The Perils Of Translation|
Coors put its slogan, "Turn it loose", into Spanish, where it was read as "Suffer from diarrhea".
Scandinavian vacuum manufacturer Electrolux used the following in an American campaign: "Nothing sucks like an Electrolux."
Clairol introduced the "Mist Stick", a curling iron, into German only to find out that "mist" is slang for manure. Not too many people had use for the "manure stick".
When Gerber started selling baby food in Africa, they used the same packaging as in the U.S., with the beautiful Caucasian baby on the label. Later they learned that in Africa, companies routinely put pictures on the label of what's inside, since most people can't read.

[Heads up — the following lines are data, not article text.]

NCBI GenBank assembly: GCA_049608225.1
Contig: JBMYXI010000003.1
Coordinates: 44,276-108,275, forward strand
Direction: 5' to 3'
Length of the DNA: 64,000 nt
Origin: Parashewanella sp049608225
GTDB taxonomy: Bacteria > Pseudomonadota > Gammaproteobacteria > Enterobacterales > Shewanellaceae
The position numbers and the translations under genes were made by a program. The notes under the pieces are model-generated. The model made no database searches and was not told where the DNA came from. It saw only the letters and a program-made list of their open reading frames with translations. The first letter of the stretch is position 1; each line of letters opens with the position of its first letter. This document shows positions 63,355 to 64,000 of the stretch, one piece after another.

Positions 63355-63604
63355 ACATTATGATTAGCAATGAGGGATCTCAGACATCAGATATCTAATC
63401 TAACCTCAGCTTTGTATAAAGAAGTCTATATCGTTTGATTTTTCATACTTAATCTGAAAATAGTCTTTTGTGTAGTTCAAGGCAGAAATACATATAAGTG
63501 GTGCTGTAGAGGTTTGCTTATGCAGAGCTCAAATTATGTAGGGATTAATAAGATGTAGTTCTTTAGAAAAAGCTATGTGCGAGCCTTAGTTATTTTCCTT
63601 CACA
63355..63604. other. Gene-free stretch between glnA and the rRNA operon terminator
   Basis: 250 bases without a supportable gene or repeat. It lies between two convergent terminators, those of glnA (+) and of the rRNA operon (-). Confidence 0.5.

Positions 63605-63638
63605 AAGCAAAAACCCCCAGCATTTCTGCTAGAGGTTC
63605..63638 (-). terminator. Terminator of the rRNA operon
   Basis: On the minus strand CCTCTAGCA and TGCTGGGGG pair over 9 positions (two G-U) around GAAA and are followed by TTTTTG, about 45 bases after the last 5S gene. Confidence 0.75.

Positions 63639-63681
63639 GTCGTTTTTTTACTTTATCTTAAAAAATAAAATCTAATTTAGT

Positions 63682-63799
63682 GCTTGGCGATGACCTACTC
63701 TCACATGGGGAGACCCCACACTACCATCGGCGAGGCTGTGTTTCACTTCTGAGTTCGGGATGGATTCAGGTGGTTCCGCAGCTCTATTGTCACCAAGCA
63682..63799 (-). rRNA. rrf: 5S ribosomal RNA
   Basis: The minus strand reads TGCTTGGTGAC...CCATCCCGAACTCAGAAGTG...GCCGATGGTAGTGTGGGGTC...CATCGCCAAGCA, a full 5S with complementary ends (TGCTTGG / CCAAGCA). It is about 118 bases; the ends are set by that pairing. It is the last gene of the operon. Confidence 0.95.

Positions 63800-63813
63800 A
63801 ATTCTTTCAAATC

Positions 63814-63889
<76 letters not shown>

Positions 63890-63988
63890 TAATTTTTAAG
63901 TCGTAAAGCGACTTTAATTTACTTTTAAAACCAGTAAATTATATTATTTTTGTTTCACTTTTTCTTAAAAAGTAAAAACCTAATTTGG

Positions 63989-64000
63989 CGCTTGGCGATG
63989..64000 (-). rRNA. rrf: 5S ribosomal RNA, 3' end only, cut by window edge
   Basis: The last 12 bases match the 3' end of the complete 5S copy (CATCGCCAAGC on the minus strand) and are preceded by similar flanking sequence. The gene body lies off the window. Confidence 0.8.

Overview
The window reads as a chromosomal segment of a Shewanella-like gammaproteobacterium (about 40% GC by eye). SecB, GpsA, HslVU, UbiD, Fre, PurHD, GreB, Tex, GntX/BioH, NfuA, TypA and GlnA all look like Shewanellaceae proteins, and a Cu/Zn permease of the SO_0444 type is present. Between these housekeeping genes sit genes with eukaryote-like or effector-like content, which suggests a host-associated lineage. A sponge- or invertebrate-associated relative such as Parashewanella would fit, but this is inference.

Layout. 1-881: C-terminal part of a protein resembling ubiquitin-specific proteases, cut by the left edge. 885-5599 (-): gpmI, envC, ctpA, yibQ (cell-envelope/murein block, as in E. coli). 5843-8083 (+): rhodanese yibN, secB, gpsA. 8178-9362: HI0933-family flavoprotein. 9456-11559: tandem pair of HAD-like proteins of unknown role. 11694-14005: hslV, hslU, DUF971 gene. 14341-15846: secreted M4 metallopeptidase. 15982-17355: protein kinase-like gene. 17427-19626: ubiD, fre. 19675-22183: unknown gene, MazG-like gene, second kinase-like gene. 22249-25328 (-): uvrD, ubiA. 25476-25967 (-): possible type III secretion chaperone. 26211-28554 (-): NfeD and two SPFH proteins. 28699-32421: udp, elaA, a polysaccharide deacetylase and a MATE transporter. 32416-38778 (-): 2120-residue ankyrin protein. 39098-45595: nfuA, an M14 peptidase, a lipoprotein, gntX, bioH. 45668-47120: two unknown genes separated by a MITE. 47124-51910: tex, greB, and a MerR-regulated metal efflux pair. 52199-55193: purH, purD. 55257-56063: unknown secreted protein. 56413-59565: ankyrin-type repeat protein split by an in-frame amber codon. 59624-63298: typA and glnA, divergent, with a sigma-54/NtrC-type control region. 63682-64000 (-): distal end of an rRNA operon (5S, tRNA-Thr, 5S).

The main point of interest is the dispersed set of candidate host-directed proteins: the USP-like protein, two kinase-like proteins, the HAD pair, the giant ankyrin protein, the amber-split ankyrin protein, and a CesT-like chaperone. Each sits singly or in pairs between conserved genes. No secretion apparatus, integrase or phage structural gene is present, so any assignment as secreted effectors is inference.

Colgate introduced a toothpaste in France called Cue, the name of a notorious porno magazine.
An American T-shirt maker in Miami printed shirts for the Spanish market which promoted the Pope's visit. Instead of "I saw the Pope" (el Papa), the shirts read "I saw the potato" (la papa).
Pepsi's "Come alive with the Pepsi Generation" translated into "Pepsi brings your ancestors back from the grave", in Chinese.
The Coca-Cola name in China was first read as "Ke-kou-ke-la", meaning "Bite the wax tadpole" or "female horse stuffed with wax", depending on the dialect. Coke then researched 40,000 characters to find a phonetic equivalent "ko-kou-ko-le", translating into "happiness in the mouth".
When Parker Pen marketed a ball-point pen in Mexico, its ads were supposed to have read, "It won't leak in your pocket and embarrass you." Instead, the company thought that the word "embarazar" (to impregnate) meant to embarrass, so the ad read: "It won't leak in your pocket and make you pregnant."